Archibald has an interesting aside:
Glasgow had the worst slums in Europe from the 19th century into the 1970s. Museum exhibits we saw were open and blunt about this reality and also celebrated the special sense of community many slum residents felt. Another issue was slavery (African slaves were owned in Glasgow in the 18th century) and that the great wealth Glasgow gained from tobacco and sugar imports was the result of slave labour. More themes that Halifax could do a better job addressing.
“In the middle of the national love fest Tuesday celebrating the ‘new spirit of cooperation and openess’ promised by Justin Trudeau and the Liberal Party, [Premier Stephen] McNeil sent a memo to every media outlet in Nova Scotia declaiming how thrilled he is that Shell Canada has chosen the fragile fishing grounds off the Scotian shelf to drill for oil and trumpeting Shell’s “strong safety and environmental and health and safety record,” writes Timothy Gillespie:
The problem is that any ten-year-old with access to the world wide web could have told premier McNeil that his assertion was one big lie — either McNeil’s to us or Shell’s to McNeil.
Rather than a proud record for safety and environmental stewardship, almost every place Shell has drilled, they have been found guilty of egregious lapses of caution and common sense and have treated the oceans and deserts in which they drill for and transport oil as their personal wastecan, dumping millions of gallons of slimy crude in their wake.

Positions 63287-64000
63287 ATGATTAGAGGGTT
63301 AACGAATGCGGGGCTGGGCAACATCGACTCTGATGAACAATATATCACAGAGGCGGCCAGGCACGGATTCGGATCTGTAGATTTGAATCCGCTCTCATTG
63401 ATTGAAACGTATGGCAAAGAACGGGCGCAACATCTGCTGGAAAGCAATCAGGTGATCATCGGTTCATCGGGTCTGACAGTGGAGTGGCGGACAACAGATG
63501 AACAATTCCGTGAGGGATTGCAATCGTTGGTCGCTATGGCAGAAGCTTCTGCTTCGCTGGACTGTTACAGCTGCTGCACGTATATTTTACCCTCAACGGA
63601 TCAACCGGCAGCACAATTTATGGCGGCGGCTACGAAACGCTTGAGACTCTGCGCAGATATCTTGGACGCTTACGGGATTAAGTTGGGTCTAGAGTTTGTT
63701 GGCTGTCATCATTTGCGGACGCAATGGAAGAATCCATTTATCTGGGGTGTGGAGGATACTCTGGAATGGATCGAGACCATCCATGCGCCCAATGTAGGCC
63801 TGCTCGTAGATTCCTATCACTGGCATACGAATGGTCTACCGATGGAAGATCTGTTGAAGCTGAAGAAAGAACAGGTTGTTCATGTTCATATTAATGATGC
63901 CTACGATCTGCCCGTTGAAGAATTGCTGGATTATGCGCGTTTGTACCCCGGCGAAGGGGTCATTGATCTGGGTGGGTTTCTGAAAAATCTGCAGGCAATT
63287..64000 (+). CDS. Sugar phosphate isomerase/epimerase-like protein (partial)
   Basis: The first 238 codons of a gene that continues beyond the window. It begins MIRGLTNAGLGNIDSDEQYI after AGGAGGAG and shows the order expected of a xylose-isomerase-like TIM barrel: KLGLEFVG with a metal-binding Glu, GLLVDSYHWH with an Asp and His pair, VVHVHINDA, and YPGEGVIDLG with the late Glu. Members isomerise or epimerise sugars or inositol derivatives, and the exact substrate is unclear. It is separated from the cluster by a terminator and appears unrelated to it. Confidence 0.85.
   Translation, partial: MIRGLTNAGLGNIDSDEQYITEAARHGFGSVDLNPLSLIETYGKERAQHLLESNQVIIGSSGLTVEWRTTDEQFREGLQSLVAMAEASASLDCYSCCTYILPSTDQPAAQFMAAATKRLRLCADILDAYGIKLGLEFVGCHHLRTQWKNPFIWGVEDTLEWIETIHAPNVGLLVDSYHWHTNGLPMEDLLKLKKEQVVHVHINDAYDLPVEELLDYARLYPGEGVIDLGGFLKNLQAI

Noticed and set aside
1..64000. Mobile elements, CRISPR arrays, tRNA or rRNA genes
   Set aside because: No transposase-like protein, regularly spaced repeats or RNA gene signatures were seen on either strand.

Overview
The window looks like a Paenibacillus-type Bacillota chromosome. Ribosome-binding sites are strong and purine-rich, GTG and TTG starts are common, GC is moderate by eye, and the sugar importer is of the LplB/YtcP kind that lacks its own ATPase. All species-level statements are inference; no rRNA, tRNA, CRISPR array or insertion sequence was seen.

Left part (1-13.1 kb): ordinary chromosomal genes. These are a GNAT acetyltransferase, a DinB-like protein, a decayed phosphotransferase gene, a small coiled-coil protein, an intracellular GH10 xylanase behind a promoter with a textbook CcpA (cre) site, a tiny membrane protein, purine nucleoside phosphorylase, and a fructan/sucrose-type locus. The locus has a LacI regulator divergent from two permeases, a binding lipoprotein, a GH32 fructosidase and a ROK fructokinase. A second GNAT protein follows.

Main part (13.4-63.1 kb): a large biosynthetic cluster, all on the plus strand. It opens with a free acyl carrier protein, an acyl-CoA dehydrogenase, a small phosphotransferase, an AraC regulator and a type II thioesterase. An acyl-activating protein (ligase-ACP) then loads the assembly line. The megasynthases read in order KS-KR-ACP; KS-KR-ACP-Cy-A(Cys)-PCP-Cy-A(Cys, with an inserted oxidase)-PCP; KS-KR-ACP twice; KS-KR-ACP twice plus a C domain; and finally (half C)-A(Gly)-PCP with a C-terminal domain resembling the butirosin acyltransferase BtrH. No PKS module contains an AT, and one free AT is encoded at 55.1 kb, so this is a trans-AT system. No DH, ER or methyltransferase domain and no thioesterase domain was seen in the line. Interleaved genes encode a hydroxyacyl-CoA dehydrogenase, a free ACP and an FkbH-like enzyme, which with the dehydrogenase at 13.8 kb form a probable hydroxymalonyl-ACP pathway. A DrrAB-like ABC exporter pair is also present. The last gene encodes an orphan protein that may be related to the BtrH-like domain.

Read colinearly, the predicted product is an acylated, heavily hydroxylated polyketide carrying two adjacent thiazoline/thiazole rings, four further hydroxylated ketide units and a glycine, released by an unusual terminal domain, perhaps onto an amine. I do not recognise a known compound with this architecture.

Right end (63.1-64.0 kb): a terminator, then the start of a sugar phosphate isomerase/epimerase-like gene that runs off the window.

Gillespie goes on to detail some of Shell’s environmental record, and points us to the Alaska Wilderness League’s review of Shell.
No public meetings
This date in history
At 8:06pm onn October 23, 1958, a gigantic “bump” collapsed much of the No. 2 coal mine at Springhill. Seventy-five miners were killed; 99 others were rescued. The disaster led to the closure of the mine.
ISIS (3:30pm, Marion McCain Building, room 1170) — Amal Ghazal, from Dalhousie, and Larbi Sadiki, from Qatar University, will speak on “ISIS: The ‘Islamic State’ between Geopolitics and Religious Utopia”
Subjective time (3:40pm, LSC 5260) — Fuat Balci, from the Department of Psychology at Koc University in Istanbul, will speak on “Subjective Time & Decision Making: An integrative approach to reward maximization and generative processes.”
In the harbour
Dinkeldiep, general cargo, arrived at Pier 42 this morning from Saint-Pierre; sails to sea this afternoon
The cruise ship Brilliance of the Seas (up to 2,501 passengers) is in port today.
On Saturday, four cruise ships will be in port:: Maasdam (up to 1,258 passengers), Regatta (up to 650 passengers), Seven Seas Navigator (up to 500 passengers), and Caribbean Princess (up to 3,080 passengers).
On Sunday, Serenade of the Seas (up to 2,490 passengers) will be in port.
The cruise season ends November 2.
I have no copyeditor this morning. Be kind.